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March, 2001

Carolina Rigging Tips
with Dan Brewer

The worst nightmare on a Carolina Rig situation is to get the fish hooked up and then break off just before you get to the boat.

That break off happens in the first 6" from your swivel up your main line because of the friction these brass weights and these rattles play up and down this line. Below are some tips to help you boat more fish while Carolina Rig fishing.

I take a drill motor and a 1/8" drill bit. Lock the weight in a pair of vise grips, then ream the weight's hole out just a little bit while holding the weight with the vise grips.

Take the filler tube out of a BIC ink pen. Slide it into the hole in the weight until you have about 1/8" sticking out the back end of the weight. Take a cigarette lighter and heat the end of the ink pen tube sticking out. Don't catch it on fire, just heat it. Then let it cool, whatever you do, do not stick your finger on the end of it to flatten it, because it will burn you, believe you, me. This flares out the end of this tube and it rests in the countersink in the back of the weight.
Take your pocket knife out and go approximately 1/8" in front of your weight and cut it off. What you have done is shorten this tube up so that you can heat the other end of it. Put your finger on the back side of this weight and take your cigarette lighter and heat the plastic sticking out the front of the weight, it doesn't take a whole lot of heating. 

What you have just done is take that brass weight away from the monofilament line. Any time you run that brass up and down that monofilament line, which is going to wear out first, monofilament or brass? Monofilament line will, anything you can do to stop the weight from abrading your main line is what you want to do. What you have now added is a monofilament filler inside of this weight. Monofilament will not wear out monofilament half as much as brass against monofilament will.
We have the weight on the main line, next we will add a bead to the line. I use red beads in clear water and black in stained water.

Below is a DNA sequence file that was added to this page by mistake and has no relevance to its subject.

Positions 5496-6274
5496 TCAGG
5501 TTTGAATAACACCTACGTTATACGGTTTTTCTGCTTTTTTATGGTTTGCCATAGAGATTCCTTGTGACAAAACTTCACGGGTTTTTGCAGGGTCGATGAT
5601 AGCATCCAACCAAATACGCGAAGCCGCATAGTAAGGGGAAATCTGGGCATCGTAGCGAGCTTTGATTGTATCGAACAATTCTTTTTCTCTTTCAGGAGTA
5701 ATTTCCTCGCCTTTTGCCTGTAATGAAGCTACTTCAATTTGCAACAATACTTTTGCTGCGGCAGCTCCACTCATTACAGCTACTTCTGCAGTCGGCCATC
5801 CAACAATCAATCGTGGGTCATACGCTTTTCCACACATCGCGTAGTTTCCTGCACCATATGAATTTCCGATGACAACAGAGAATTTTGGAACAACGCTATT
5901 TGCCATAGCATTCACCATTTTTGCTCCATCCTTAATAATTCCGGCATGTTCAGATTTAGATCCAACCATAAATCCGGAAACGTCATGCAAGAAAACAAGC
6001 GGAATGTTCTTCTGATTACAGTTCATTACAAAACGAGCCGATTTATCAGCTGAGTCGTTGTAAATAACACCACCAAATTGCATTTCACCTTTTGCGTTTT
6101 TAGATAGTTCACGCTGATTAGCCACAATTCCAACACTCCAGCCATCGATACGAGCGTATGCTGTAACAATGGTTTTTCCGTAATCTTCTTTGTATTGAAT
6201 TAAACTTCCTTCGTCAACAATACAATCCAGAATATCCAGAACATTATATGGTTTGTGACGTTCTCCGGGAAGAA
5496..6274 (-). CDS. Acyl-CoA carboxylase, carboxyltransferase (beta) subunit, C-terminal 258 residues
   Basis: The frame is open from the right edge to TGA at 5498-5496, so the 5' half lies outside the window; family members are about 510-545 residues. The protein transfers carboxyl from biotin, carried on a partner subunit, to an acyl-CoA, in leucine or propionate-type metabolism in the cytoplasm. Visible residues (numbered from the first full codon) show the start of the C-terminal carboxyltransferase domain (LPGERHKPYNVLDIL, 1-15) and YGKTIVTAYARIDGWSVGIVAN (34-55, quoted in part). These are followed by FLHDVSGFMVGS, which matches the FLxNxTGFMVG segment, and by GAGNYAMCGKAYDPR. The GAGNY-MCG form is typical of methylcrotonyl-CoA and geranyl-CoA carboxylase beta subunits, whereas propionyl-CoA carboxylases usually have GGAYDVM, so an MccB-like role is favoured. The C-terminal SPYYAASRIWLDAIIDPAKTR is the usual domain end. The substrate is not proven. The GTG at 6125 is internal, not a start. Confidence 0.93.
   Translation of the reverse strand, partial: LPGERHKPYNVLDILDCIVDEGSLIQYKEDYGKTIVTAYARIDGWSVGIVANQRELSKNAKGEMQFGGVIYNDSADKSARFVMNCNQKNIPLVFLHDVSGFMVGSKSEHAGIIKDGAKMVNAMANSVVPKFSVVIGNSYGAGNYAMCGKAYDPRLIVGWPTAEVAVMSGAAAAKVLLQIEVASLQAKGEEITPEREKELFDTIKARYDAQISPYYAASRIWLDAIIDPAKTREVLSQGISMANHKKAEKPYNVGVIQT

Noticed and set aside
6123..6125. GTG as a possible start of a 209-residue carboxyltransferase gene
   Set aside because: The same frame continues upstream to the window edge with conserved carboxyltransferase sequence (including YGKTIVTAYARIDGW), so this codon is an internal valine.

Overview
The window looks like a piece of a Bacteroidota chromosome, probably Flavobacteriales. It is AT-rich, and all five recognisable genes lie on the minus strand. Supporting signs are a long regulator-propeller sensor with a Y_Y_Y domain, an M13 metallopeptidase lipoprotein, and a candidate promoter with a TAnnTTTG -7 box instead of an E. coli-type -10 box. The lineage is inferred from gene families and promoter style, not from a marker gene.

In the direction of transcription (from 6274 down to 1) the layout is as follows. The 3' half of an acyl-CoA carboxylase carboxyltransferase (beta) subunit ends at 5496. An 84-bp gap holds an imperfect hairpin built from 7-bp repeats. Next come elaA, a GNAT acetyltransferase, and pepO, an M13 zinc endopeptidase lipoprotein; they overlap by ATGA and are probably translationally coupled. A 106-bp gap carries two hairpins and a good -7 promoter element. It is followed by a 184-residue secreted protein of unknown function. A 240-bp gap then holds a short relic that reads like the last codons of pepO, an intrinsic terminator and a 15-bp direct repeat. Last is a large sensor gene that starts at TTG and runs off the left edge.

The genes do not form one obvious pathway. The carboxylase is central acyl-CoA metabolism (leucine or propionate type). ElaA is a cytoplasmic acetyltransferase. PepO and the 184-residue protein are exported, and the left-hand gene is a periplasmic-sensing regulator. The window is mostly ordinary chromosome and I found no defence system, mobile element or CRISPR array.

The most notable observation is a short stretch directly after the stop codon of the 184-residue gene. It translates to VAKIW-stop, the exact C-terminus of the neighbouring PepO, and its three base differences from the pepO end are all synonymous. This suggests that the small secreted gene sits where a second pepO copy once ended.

Now you have your weight and bead on the line, what is the next step? What is the next weak point on the line? It is the knot right next to the swivel. Every time that weight slams against the knot when you cast it, it is banging that knot up. Every time you make a nick in this monofilament line, you are losing about 4 lbs of test tensile strength, so if you have 6 or 8 scuff spots in this line you are taking a 20 lb main line down to 10 lb. If you stick a 6 lb fish on a 10 lb line, you better be real careful or you are not ever going to look at that fish.

To protect the knot, I use a rubber stopper between the bead and knot. I use the Arky "Speed Rig Carolina Stops and Beads". I do use the rubber stoppers, but I don't use the clear beads. Take your main line and slide it through the stainless steel eye and get one of the stoppers and pull it down on your main line. These are actually used as stoppers rather than a swivel because once these rubber stoppers get wet they will slide down the line.

 

 

The next step is to take the swivel, dark swivels are what I prefer, and tie it to the end of your main line. I use a palomar knot, but there are other knots that can be used. Wet the line before you pull it tight so that you won't *burn* the monofilament line and weaken it's tensile strength. Pull your tag end and clip it off. Pull the weight, bead and rubber stopper down next to your knot.
Next tie a hook to a piece of line, the length depending on how long you want the bait to follow behind your weight. Be sure and wet the knot down before pulling it tight. I use a wide gap hook on thick bodies baits. Hook size depends on what I am throwing, I go down to a 1/0 if I am throwing a real small baits like spider grubs, french fries, small diameter tubes, etc.  Next tie the drop line with hook to your swivel to finish your Carolina Rig. 

 


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